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  #11  
Old 04-14-2012, 02:42 AM
strixish strixish is offline
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Some people think that a triad wold be ideal, because they think (before they have experience) that they will somehow be less likely to feel jealousy if everyone is involved together.

(Yeah, right.)

But some people like the triad (or quad, etc.) connection because it creates a sense of family. (There's me and him, and me and her, and her and him, and then there's US, which is a separate and excellent dynamic all its own.)

That's been my experience, at least. I stumbled into it, though, and can't imagine how someone would go about creating it intentionally.

I think it is possible, though, to be a unicorn who is attracted to couples. I haven't yet decided exactly how I feel about that, or what the driving force seems to be that underlies the attraction.
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  #12  
Old 04-16-2012, 02:42 PM
zylya zylya is offline
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To me there's two different sets of people saying "join our relationship" etc, the first is the poly-newbies who are honestly hoping that their unicorn-hunting fantasy will come true and a HBB will join them and love them both equally and everything will be amazing, poly-fi, secondary etc etc.

The second set, which applies to me personally, is the group of people who simply prefer triads to other relationship configurations. For me, saying I'm looking for someone to join our relationship shouldn't hold any implications of unicorn-hunting, because that's not how I view relationships, but I will admit it is probably a lazy use of language on my part. The thing for me is that saying "I'm looking for someone to join us" is far simpler than saying "I hope to find another person that we're both interested in, to some degree, who is also into us, to some degree, that we could form a whole cluster of mutually enjoyable and beneficial romantic and sexual relationships, together with no prejudice based on previous relationship status and with no unrealistic expectations other than to be totally honest with each other and let things develop naturally."

If I had to type that out every time, I'd get arthritis in my wrists in no time Saying "to join us" is just a short-hand way of saying that for me. If you think about, any relationship is a joining of two people, it's just that saying you're looking for someone to join me/us is simply from my perspective. It doesn't mean that I think the other person doesn't have a perspective, it's just a way of phrasing it.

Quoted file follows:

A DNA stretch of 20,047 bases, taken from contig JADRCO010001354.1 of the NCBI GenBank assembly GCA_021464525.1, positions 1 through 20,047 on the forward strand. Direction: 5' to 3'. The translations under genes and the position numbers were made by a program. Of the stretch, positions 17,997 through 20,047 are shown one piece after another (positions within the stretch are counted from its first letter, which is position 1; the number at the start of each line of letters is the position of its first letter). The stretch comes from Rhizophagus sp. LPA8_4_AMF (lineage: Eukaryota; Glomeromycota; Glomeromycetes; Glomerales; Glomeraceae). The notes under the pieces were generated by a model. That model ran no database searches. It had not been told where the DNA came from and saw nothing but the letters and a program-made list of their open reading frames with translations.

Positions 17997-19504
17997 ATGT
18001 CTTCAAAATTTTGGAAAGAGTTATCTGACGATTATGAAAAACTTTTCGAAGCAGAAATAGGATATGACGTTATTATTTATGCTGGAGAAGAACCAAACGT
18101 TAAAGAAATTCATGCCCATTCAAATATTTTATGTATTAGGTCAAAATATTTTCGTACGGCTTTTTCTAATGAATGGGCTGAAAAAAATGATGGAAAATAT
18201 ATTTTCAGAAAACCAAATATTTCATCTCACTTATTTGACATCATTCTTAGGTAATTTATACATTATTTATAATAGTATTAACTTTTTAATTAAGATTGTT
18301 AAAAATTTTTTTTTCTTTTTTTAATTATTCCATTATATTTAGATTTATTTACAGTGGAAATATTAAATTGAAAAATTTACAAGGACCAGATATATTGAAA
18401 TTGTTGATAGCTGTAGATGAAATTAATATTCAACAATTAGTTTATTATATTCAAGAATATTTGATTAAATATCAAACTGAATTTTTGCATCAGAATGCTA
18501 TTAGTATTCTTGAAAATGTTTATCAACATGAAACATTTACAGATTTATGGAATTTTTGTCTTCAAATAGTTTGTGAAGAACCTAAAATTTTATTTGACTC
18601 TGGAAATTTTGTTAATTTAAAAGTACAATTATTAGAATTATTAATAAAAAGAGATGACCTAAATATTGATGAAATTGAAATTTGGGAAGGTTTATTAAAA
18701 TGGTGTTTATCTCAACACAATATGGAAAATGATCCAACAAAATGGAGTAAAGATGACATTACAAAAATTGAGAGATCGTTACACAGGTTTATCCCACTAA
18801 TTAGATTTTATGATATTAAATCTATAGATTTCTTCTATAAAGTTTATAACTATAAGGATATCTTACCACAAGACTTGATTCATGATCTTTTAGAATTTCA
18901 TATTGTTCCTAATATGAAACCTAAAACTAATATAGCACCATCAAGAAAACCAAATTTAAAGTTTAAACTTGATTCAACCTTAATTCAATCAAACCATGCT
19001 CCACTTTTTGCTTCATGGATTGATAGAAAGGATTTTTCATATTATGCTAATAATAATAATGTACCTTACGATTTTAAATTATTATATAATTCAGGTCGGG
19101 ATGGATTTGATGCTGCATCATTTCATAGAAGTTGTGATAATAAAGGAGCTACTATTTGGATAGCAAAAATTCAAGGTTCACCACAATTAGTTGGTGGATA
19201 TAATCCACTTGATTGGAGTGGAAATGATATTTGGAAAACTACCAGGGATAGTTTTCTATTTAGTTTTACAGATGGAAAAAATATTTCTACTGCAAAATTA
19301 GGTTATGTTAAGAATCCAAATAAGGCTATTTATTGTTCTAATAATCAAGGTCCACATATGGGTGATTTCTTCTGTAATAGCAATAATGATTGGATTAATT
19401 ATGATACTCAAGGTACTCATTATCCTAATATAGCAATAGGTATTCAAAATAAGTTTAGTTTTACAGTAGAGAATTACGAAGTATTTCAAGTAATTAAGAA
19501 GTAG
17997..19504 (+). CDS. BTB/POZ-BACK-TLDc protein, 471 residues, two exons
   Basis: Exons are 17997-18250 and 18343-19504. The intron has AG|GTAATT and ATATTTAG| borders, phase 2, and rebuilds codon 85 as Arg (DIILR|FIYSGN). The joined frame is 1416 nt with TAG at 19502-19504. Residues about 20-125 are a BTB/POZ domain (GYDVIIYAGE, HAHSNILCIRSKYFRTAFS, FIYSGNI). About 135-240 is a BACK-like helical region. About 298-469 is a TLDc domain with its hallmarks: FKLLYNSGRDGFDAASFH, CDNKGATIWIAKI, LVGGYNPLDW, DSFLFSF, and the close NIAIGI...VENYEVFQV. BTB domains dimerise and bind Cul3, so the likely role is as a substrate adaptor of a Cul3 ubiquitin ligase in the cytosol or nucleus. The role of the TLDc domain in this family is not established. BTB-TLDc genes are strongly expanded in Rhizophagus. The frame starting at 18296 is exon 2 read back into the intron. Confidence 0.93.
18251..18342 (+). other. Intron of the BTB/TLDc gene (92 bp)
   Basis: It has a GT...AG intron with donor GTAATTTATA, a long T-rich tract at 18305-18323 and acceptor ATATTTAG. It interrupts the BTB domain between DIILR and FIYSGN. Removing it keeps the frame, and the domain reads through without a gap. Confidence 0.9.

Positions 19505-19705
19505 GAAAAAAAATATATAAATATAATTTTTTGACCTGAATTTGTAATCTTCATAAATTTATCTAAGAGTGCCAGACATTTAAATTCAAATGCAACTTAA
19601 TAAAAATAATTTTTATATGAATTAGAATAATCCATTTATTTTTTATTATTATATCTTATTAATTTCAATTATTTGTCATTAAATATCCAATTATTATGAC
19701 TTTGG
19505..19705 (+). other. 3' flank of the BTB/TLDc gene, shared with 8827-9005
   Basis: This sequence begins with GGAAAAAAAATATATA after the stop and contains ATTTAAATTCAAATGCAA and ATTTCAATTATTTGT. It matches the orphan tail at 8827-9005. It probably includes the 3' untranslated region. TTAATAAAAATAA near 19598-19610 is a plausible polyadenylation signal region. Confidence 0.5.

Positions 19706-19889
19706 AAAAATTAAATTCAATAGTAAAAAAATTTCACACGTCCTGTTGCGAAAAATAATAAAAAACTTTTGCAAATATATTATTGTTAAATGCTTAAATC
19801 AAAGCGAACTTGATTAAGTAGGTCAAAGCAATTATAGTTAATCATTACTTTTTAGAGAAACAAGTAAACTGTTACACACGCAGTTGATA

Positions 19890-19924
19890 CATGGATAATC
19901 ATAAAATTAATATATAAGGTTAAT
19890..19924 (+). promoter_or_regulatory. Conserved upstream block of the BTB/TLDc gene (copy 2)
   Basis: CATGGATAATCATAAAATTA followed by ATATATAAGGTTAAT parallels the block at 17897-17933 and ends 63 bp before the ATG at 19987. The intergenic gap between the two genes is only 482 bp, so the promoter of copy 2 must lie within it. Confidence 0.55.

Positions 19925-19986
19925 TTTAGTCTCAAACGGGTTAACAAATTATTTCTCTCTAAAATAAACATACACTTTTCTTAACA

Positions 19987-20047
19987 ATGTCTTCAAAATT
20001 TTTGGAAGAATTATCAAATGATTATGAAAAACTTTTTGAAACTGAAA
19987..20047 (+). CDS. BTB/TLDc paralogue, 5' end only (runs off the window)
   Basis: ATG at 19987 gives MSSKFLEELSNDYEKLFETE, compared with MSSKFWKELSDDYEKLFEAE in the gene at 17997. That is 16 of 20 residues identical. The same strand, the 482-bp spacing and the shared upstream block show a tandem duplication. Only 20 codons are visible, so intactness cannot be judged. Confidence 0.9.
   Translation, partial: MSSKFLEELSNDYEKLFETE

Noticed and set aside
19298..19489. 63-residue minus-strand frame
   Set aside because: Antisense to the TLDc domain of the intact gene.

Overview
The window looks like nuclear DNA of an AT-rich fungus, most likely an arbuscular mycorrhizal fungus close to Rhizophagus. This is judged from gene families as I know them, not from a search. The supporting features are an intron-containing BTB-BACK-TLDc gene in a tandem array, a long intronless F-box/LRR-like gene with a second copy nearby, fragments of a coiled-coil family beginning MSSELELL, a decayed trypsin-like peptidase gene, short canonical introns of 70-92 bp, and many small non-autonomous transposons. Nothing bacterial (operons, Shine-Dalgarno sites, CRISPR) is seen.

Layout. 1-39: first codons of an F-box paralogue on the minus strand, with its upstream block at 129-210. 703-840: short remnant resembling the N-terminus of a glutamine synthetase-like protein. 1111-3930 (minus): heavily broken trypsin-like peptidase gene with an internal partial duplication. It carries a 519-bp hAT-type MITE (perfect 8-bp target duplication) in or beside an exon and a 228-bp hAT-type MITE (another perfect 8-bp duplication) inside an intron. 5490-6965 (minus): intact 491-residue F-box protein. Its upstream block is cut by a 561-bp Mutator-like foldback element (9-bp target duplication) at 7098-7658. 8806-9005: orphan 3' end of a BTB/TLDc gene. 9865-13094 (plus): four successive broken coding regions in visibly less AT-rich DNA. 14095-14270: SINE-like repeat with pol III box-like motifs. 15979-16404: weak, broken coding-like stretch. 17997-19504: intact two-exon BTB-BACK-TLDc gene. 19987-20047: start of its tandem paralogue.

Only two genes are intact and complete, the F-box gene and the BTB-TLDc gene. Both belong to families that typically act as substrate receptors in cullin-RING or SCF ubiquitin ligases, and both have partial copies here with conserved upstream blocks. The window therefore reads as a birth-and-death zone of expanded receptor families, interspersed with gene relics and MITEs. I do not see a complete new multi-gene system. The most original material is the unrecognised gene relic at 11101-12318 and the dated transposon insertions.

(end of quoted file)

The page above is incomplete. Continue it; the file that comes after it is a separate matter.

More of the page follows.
To me, it seems like a lot of people say something without carefully considering their words, and so people assume things that weren't necessarily intended, and could've been avoided with a better use of language.
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  #13  
Old 02-22-2013, 09:06 PM
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undefinable undefinable is offline
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Hey everyone,

I am relatively new here, but i thought i would add my own experience to the mix. Feel free to smack me in the neck if i get out of line.

My wife and I have been together for eight years. During that time our relationship, our marriage, and ourselves have changed. A lot.

One thing we have found that works is not to think of our relationship with each other as a "thing". Its not quantifiable, its not measureable, and it is not static. Our relationship is the sum of the interactions, emotions, experiences, and shared moments we have together. As we change, and we do, so does it.

I understand the distaste that comes from phrases like "adding a third" or "bringing someone in" and the like, but mostly i feel that it stems from communication issues, or a fundamental misunderstanding of a specific desire.

I dont see it as possible to "bring in" another to an existing relationship, simply because the presence of another person in that relationship will change it, for better or for worse. I do believe it possible to have another individual enter the lives of a couple, and to form a new relationship dynamic, involving all three persons. But i see it as three relationships simultaneously, both seperate from, and included in, each other.